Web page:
Top-seeded Novak Djokovic beat French Gilles Simon in three sets to reach the Dubai Open final where he will face Spaniard David Ferrer, who easily defeated another Frenchman, Richard Gasquet, in just over an hour.
AFP - Top-seeded Novak Djokovic survived a scare and an exhausting battle of just under three hours in intense heat before reaching the final of the Dubai Open on Friday.
The former Australian Open champion from Serbia survived 3-6, 7-5, 7-5 against Gilles Simon, the world number eight from France, but only after going a break of serve down in the final set.
Neither man played at his best in on-court temperatures of more than 100 degrees Fahrenheit, with Djokovic making uncharacteristic errors in the first half of the match and Simon becoming rather passive in the later stages
Eventually Djokovic came through because his experience in tight situations was greater than his opponent's, and because Simon was not able to push through to make a double break of serve in the final set.
Asked how he got through it, the favourite said: "It's hard to explain. Physically and mentally I had to be all the time focused, and just believe that I can win. Fighting was the key today.
"I was being too aggressive and making a lot of unforced errors and I decided to be more patient."
Djokovic's difficulties began in the sixth game when he opened up the court with a nicely faded forehand drive, only to pull the ball wide with the attempted winner, losing his service game to go 2-4 down.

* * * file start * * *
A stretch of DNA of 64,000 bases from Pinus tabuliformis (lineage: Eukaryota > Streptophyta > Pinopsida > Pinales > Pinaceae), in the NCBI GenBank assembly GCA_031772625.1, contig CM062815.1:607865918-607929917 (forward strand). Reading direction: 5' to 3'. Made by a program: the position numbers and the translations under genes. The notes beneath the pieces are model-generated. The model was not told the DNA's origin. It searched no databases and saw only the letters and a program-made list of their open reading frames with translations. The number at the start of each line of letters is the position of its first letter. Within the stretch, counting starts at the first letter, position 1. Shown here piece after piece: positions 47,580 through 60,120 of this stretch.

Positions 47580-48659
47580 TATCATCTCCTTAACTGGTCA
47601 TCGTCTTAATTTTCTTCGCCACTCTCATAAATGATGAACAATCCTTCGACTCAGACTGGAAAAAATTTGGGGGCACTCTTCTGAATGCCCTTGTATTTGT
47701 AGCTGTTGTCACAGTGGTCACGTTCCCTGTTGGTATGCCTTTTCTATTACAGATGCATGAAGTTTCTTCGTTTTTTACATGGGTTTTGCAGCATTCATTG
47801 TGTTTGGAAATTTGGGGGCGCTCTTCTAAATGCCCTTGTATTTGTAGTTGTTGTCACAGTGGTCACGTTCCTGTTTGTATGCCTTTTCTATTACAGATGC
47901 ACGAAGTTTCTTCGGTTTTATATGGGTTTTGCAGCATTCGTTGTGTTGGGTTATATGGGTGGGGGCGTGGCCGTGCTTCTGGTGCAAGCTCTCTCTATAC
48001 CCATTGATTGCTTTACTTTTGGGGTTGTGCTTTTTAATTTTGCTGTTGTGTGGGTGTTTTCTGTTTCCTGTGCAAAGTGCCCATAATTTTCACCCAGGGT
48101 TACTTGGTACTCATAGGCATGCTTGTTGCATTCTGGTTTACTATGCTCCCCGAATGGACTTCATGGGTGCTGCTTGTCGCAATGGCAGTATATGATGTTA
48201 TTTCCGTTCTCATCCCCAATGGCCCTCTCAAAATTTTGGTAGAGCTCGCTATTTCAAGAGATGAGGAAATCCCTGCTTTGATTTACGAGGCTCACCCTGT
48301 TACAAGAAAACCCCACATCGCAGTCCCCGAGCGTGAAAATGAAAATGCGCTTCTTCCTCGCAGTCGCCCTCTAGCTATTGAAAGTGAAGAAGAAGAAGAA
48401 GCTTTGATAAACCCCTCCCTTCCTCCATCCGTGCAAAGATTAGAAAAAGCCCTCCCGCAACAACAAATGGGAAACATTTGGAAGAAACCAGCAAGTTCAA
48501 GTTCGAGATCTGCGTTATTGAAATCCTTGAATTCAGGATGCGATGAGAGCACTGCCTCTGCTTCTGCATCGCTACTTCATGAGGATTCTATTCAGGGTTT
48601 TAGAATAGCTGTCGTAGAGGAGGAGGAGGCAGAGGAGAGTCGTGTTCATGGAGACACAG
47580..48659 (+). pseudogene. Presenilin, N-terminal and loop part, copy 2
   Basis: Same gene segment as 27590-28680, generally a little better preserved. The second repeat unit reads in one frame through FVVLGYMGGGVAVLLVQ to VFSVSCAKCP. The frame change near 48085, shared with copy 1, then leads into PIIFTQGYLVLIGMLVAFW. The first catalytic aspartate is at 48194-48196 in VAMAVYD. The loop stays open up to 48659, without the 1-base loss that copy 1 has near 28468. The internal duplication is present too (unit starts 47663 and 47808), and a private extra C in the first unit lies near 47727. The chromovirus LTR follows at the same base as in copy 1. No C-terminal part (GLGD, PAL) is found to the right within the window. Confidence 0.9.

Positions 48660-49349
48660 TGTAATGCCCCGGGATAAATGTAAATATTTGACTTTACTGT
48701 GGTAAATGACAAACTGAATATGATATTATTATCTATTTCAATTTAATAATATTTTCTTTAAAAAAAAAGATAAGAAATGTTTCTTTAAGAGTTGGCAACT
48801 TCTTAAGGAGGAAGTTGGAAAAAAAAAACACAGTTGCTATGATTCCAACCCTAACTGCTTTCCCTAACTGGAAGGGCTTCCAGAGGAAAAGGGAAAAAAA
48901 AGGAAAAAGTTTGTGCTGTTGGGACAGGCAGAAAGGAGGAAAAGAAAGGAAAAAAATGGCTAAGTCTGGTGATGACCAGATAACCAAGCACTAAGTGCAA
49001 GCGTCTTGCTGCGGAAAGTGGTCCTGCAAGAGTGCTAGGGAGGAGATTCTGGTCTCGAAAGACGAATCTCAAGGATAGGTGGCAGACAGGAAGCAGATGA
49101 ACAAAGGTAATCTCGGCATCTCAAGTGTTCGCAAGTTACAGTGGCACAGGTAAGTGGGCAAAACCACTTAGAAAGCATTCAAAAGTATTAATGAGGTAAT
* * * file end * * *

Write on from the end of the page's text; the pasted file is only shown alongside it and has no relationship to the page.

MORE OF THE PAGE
Simon consolidated the break and closed out the set, and looked likely to pinch the second set too, after surviving break points against him at 2-3.
But he had Djokovic at love-30 at both 3-3 and 4-4, and as the rallies grew longer and both players more tired, his tension increased. Serving to save the set at 5-6 he was lured into driving errors which caused the match to go to a decider.
Simon broke at once and led 2-0 and 3-1 but Djokovic, without ever playing really well, always looked capable of fighting back, which he did by regaining parity at 3-3.
The conclusion again happened with Simon was serving to save it at 5-6. The third seed crucially failed to put the ball away at the net at 30-30 and on match point at 30-40 allowed Djokovic to make the first decent strike, which set up a chance to put a smash triumphantly away.
Furious with himself, Simon felt that he had allowed Djokovic to get away with a match that he himself should have won. "I was less tired than he was, but the only thing I had in my game was my legs," he said harshly.
"Even when I had opportunities to so something I didn't take them. I lost a match I could have won and I don't like that."
But Djokovic was complimentary about Simon.
He said: "If I want to stay on top of the men's game, I have to win these matches, because Simon is certainly one of the best players in the world.
"He plays a very unique game. He's very solid from all sides, and playing with a very small number of unforced errors, which, you know, when you see him, you don't think that physically he's that strong and he has great endurance.
"But actually when you play against him, you get a totally different impression, because he moves so well over the court; fantastic."
Djokovic will need all his powers of recovery because in the final he will play an opponnent, David Ferrer, who should be far fresher.
The fourth-seeded Spaniard overwhelmed the other Frenchman, Richard Gasquet, 6-2, 6-2 in the other semi-final in the cool of the evening, in only 75 minutes.
"It was a nightmare," said Gasquet, who had plenty of break points without converting any and whose challenge evaporated from early in the second set.
"I was very focused," said Ferrer, relieved to have won after losing two previous semi-finals this year from match point up. "Playing Djokovic will be difficult of course but I shall fight a lot."
Date created : 2009-02-27